Speleo Spiel Â– Issue 393, NovemberÂ–December 2012 Â– page 11 convinced me to come back. On the way back Al noticed an alcove in the stream that wasn't muddied and theorised that it was probably the Sere ndipity/Dissidence water and that the Frownland water was coming from somewhere completely different. Back near the start of the surv ey we found a giant spinning foam donut that had formed in an eddy of the river. It was about 50 cm in diameter and 15 cm tall we stopped for photos and a video. We headed out with Alan giving us each the chance to get lost wh ilst trying to lead the way. Once we were back past Slaughterhouse Pot I was expecting a nice easy walk to the entrance and thus spent the next half hour complaining about all the ladders. When we got to the river I thought we'd only be 15 minutes from the entrance as we were only a few hundred metres from the entrance from what I could remember of the map and I thought it would be an easy streamway romp. It turns out that you climb 150 m vertically in that distance so it ended up being about an hour of constant climbing and scrambling up waterfalls. We were all getting a bit tired (made worse by th e fact that Phil and Laure's lollies had become gooified in the bottom of my pack) and we stopped for a rest near the top of Glow Worm Chamber. The giant spinning donut in Perfidy, Growling Swallet. It was all great fun, but we were pretty relieved when we finally saw daylight. We all had a wash in the waterfalls and went back up to camp. Al was pretty quick in heading off and I spent the rest of the daylight hours washing my gear and the ropes. I finished just as it was getting too dark to see and by then Phil and Laure had dinner ready. We went to bed not long after. Monday 10 December We got up around 8 am (by far our longest sleep in) and briefly entertained thoughts of heading over to Wherretts Swallet to dig open the new entrance, but the thought of cleaning all my gear again turned me off. With only half a day it was unlikely that we'd get anything done anyway, and in the end we were a bit pressed for time. Instead we did a surface survey from Pendant Pot to the Slaughterhouse Pot tag as we were still unable to find the Pendant Pot tag. We got back to Hobart around 4 pm and went to the harbour for a seafood lunch and a trip to the Lark Distillery. We dropped the gear back at Alan's and did the post-trip map analysis before heading to the airport. I got some sleep on the plane as Laure and I were driving back to Canberra that night. I finally got home at around 1:30 am and decided that the ~$50 I saved in going via Sydney probably wasn't worth it. Laure and the base of a large eucalypt on the walk in. Mark and a large myrtle. [ Visiting European cavers usually marvel at and take more photos of the trees than of our caves. Understandable really Â– Ed. ] L. Gauthiez-Putallaz L. Gauthiez-Putallaz L. Gauthiez-Putallaz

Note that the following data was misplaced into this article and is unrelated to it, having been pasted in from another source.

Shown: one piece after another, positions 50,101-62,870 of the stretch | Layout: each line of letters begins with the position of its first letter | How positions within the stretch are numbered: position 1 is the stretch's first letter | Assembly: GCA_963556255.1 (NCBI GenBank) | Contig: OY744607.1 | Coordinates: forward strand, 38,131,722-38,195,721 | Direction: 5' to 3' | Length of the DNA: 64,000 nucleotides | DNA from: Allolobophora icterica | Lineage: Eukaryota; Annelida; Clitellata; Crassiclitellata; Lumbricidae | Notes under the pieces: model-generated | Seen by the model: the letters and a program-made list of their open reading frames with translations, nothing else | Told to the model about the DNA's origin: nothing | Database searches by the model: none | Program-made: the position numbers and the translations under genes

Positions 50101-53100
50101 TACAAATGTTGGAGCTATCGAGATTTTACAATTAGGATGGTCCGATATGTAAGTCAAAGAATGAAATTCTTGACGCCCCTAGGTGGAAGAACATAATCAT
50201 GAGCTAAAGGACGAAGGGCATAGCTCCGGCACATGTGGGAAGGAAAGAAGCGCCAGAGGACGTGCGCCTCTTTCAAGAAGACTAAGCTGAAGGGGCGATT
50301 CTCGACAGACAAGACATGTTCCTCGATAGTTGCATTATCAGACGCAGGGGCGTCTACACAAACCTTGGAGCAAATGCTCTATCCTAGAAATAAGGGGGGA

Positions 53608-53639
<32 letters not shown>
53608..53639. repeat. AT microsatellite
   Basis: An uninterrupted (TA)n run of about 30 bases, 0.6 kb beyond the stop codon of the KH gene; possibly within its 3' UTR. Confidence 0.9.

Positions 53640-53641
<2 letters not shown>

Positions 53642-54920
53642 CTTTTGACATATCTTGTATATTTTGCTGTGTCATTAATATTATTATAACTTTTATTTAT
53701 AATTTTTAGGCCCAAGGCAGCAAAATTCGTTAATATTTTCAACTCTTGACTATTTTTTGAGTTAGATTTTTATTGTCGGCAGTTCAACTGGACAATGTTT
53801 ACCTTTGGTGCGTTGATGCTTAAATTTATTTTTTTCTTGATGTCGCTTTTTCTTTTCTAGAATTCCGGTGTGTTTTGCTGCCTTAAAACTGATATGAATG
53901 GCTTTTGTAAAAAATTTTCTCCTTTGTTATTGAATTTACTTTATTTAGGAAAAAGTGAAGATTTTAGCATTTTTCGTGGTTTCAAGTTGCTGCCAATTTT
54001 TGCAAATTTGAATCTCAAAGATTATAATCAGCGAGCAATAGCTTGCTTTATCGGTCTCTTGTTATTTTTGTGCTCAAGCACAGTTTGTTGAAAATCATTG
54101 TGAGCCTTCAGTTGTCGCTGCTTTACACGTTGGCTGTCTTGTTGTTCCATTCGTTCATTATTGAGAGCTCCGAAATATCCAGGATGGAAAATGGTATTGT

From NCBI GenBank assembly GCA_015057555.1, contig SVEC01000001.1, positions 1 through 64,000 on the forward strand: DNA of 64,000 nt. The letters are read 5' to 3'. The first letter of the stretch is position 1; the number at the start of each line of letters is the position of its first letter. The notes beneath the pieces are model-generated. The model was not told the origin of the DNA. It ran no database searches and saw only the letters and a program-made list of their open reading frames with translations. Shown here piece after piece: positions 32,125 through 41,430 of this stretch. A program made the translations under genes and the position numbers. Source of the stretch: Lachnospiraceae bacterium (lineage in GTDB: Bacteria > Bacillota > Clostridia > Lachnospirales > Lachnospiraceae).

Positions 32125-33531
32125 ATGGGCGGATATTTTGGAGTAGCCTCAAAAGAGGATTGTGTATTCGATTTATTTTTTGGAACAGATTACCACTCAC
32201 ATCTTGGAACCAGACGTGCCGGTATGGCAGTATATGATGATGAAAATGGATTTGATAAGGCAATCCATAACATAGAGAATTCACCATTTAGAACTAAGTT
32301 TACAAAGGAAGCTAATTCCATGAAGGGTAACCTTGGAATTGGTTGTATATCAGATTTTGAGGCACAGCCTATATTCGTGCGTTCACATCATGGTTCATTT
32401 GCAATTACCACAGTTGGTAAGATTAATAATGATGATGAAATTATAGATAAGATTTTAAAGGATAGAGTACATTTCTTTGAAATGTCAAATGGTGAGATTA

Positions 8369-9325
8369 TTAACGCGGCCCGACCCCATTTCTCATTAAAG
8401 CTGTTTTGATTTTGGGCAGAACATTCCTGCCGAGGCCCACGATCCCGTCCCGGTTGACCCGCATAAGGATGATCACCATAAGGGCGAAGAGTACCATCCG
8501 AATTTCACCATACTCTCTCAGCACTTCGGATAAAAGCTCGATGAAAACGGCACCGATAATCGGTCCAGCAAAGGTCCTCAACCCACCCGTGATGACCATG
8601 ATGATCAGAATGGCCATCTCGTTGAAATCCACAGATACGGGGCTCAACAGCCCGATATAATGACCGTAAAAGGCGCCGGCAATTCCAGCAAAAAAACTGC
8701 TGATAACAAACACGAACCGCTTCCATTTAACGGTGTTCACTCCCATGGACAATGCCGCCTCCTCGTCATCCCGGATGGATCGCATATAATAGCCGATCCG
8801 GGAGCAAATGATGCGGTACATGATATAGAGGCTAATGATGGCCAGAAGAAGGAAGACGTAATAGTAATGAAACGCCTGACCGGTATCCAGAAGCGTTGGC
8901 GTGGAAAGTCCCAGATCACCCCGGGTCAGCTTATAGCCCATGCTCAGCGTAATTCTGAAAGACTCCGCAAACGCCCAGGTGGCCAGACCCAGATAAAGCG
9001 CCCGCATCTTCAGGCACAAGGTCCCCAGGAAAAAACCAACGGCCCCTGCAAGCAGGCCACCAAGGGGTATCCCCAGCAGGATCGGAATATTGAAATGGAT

Speleo Spiel Â– Issue 393, NovemberÂ–December 2012 Â– page 12 Eugenana and Mole Creek Stephen Bunton 17 December 2012 Yet again I found myself in a karst area by mistake. This time I visited the Tasmanian Arboretum at Eugenana to search for silverfish for my friend Graeme Smith. A specimen collected at Euge nana many years ago was significantly different from any of the specimens we collected recently and Graeme wanted to get a fresh specimen for a DNA sequencing to investigate whether there is another silverfish species at Eugenana. There are caves at Eugenana and there are troglobitic silverfish on the mainland but the type we were looking for here are found in association with ants and we donÂ’t have troglobitic ants. Besides I didnÂ’t want to go caving, not solo and in an unfamiliar area and besides I didnÂ’t want to spoil a nice day. On the way home I visited Mole Creek to check on the new developments reported at the Wet Cave campsite. There is a new visitor information and registration booth that is clearly visible from the road as you approach the area. As yet it is not complete. I stopped for a photo and then wandered over to Honeycomb Cave. The usual entrance for this cave was taped off with yellow Â“CautionÂ” tape and there was pink tape on a tree immediately to the west of it. The area around Honeycomb Cave was freshly mowed. Signs and registration booth at the Wet Cave campsite. I drove through to the open flat where there was a Landcruiser belonging to someone visiting Wet Cave and a Parks vehicle with a ride-on mower on the back. In the paddock there were a number of star pickets with more tape. Renewing this tape was a Parks worker named Sean (or Shaun?). We had a long chat and he kindly gave me the low down on a number of recent developments. Initially I thought that the taped off areas in the Wet Cave paddock were the start of a new picnic shelter but they were to block off a number of newly formed sinkholes. Already these holes had a good number of blackberry bushes in them. I thought it unlikely that these depressions would lead to real caves. Th ey are more likely to be subsidence where fine particles had been washed out of the fill that makes up the whole Caveside floodplain. The caution tape was no doubt to protect the local hoons from themselves, when they do a bit of circle work in the paddock, and by some quirk of our current litigious society, to protect Parks from the hoons suing them for not making it safe for them to do so! Either that or to stop Sean driving his mower down into one by mistake. Sean informed me that the pink tapes were for a similar subsidence beside the entrance to Honeycomb. The yellow tape blocking off the main Honeycomb entrance is because of erosion in the last big flood and Parks were hoping that the bank would stabilise itself if entry via this route could be eliminated. He also confirmed that it was most likely that there would one day be a picnic shelter somewhere here and toilets. Sean emphasised the number of people who used this site and the registration booth will go some way towards quantifying this claim. Parks also intend to put-in information and interpretation signs to encourage people to practice minimal impact caving techniques. My thoughts are that Parks has to be seen to be doing stuff and development, whether we need it or not, is the most obvious way of being seen. It is more likely that the signs themselves will be vandalised; in fact the cave is probably more robust than the Parks infrastructure! With regards to other work in the area Sean was keen that I have a look at the 600 trees planted to regenerate a recently acquired property that links Honeycomb to the Cow Cave block. I will sometime. I was assured, however, that the most spectacular recent effort from Parks was the repairs to the Westmoreland Falls track that was severely damaged in the heavy rains of early 2011. This was the same flood that scoured out the aforementioned bank in Honeycomb Cave and buried the entrance to Westmoreland Cave. Sean said that there had been efforts to dig out Westmoreland Cave, mostly in cooperation with the farmers b ecause of the importance to their water supply down the 9-foot. Excavation was stopped when a geomorphologist estimated that the plug was about 20-30 m deep. Sean said there were plans to return with high-pressure hoses and turn the sediment into a slurry that would wash away. This didnÂ’t sound like minimal impact caving to me so I asked why the cave couldnÂ’t just be accessed through the daylight hole, well it could but again most of the impetus to clear the blockage appears to be coming from the farmers. Before I left Sean checked my Parks pass. IÂ’m not sure what would have happened if I was without one! In the end it was a pleasant exchange and it gave me a first-hand look at developments in the area, certainly worth the detour. S. Bunton